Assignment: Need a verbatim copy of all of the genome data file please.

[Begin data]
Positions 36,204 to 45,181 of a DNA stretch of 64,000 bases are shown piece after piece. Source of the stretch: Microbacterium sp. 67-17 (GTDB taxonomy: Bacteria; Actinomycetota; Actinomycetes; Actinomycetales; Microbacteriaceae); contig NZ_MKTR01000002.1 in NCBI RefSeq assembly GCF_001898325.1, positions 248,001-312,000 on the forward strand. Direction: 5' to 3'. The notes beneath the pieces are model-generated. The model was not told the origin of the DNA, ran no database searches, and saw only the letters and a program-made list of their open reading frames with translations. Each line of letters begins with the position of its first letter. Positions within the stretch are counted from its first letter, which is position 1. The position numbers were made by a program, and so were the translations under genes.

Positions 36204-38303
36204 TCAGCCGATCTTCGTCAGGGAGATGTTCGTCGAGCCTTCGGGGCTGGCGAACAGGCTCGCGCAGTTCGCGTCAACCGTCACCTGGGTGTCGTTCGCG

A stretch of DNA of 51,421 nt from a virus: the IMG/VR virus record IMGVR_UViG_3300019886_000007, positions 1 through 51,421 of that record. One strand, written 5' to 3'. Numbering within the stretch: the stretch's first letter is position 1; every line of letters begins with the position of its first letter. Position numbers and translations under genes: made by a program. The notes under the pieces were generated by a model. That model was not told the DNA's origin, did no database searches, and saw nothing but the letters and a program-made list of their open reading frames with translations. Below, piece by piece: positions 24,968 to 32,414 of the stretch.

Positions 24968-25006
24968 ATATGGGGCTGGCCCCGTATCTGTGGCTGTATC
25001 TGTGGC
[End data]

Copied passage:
Positions 36,204 to 45,181 of a DNA stretch of 64,000 bases are shown piece after piece. Source of the stretch: Microbacterium sp. 67-17 (GTDB taxonomy: Bacteria; Actinomycetota; Actinomycetes; Actinomycetales; Microbacteriaceae); contig NZ_MKTR01000002.1 in NCBI RefSeq assembly GCF_001898325.1, positions 248,001-312,000 on the forward strand. Direction: 5' to 3'. The notes beneath the pieces are model-generated. The model was not told the origin of the DNA, ran no database searches, and saw only the letters and a program-made list of their open reading frames with translations. Each line of letters begins with the position of its first letter. Positions within the stretch are counted from its first letter, which is position 1. The position numbers were made by a program, and so were the translations under genes.

Positions 36204-38303
36204 TCAGCCGATCTTCGTCAGGGAGATGTTCGTCGAGCCTTCGGGGCTGGCGAACAGGCTCGCGCAGTTCGCGTCAACCGTCACCTGGGTGTCGTTCGCG

A stretch of DNA of 51,421 nt from a virus: the IMG/VR virus record IMGVR_UViG_3300019886_000007, positions 1 through 51,421 of that record. One strand, written 5' to 3'. Numbering within the stretch: the stretch's first letter is position 1; every line of letters begins with the position of its first letter. Position numbers and translations under genes: made by a program. The notes under the pieces were generated by a model. That model was not told the DNA's origin, did no database searches, and saw nothing but the letters and a program-made list of their open reading frames with translations. Below, piece by piece: positions 24,968 to 32,414 of the stretch.

Positions 24968-25006
24968 ATATGGGGCTGGCCCCGTATCTGTGGCTGTATC
25001 TGTGGC